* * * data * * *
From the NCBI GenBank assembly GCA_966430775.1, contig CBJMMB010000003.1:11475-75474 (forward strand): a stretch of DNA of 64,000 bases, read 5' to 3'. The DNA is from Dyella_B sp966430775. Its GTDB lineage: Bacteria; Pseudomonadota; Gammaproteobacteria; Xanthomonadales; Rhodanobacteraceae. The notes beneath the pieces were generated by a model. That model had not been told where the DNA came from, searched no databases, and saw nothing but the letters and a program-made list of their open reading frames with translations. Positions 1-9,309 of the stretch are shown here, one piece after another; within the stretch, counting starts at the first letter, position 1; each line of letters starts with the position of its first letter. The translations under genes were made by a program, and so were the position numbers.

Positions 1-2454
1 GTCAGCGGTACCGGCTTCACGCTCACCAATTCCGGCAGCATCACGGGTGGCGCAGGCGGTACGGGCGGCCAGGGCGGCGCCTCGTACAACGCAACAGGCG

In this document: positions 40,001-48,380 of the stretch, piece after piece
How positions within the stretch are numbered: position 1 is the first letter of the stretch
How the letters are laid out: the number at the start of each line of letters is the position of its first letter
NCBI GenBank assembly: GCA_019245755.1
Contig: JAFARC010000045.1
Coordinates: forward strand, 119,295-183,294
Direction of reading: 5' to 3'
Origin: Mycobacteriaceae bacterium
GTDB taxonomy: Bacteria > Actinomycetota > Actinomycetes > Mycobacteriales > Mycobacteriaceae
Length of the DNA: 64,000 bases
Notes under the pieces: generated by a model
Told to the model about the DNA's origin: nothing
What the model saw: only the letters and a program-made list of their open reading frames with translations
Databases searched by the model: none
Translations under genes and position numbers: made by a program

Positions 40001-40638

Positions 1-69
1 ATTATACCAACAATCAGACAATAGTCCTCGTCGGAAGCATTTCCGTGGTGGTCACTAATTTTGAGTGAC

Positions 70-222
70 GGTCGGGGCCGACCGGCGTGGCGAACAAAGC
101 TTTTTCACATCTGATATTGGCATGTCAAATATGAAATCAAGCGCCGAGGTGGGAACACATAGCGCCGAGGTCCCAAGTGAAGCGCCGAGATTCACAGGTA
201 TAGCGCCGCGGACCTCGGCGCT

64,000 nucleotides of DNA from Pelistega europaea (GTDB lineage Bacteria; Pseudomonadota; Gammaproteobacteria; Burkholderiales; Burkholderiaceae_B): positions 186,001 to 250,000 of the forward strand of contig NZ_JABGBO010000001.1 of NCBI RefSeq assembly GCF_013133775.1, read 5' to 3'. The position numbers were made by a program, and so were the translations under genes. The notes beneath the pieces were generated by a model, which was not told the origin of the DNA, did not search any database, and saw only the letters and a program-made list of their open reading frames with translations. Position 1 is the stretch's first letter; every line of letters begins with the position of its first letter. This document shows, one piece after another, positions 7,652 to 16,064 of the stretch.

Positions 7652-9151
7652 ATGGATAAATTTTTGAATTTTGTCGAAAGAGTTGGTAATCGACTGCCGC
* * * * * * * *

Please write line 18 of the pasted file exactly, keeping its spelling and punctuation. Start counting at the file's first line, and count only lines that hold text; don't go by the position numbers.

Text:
Translations under genes and position numbers: made by a program